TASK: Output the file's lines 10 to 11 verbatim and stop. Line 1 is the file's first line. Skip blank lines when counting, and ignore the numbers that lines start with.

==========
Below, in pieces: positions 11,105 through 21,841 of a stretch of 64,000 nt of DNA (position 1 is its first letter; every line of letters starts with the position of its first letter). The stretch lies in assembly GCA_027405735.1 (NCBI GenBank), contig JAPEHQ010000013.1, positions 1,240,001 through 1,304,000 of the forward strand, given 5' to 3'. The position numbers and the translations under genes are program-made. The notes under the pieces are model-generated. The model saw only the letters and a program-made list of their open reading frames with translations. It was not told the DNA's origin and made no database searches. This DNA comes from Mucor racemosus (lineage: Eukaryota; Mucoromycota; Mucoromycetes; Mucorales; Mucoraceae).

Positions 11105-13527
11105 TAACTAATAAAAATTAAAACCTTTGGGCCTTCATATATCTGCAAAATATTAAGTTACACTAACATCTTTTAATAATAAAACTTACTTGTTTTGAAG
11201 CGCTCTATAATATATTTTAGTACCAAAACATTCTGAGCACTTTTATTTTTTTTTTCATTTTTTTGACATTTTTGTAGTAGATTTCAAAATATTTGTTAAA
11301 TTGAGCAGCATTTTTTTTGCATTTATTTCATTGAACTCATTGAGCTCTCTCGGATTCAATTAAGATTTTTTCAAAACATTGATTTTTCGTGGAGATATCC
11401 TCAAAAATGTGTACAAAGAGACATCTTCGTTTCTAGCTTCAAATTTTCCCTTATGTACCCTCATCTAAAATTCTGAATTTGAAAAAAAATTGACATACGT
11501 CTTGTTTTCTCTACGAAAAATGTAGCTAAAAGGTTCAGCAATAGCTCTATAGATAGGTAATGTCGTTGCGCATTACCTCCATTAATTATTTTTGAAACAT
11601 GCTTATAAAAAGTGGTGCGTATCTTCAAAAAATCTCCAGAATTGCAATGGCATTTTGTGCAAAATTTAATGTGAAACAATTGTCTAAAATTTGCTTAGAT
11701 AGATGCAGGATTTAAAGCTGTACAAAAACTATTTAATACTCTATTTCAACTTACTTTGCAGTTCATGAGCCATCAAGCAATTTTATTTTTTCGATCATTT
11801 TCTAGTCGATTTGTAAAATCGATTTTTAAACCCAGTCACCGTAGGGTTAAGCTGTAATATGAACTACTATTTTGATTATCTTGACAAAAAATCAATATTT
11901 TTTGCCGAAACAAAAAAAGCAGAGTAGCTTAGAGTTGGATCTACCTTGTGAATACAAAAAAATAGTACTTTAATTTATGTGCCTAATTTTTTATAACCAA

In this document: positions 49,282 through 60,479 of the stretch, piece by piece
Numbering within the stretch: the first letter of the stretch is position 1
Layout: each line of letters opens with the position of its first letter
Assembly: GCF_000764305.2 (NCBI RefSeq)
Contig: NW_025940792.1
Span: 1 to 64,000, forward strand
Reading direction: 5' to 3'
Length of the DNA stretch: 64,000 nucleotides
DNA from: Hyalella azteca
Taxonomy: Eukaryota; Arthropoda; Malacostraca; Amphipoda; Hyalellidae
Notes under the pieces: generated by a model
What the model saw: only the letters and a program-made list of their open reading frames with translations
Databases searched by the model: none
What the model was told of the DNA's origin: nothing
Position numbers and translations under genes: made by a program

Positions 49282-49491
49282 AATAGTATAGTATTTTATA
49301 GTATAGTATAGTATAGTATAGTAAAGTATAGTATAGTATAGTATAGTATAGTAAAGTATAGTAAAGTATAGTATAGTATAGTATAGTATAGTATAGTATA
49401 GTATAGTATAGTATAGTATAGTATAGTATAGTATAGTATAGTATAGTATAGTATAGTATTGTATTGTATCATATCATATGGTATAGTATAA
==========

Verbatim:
11801 TCTAGTCGATTTGTAAAATCGATTTTTAAACCCAGTCACCGTAGGGTTAAGCTGTAATATGAACTACTATTTTGATTATCTTGACAAAAAATCAATATTT
11901 TTTGCCGAAACAAAAAAAGCAGAGTAGCTTAGAGTTGGATCTACCTTGTGAATACAAAAAAATAGTACTTTAATTTATGTGCCTAATTTTTTATAACCAA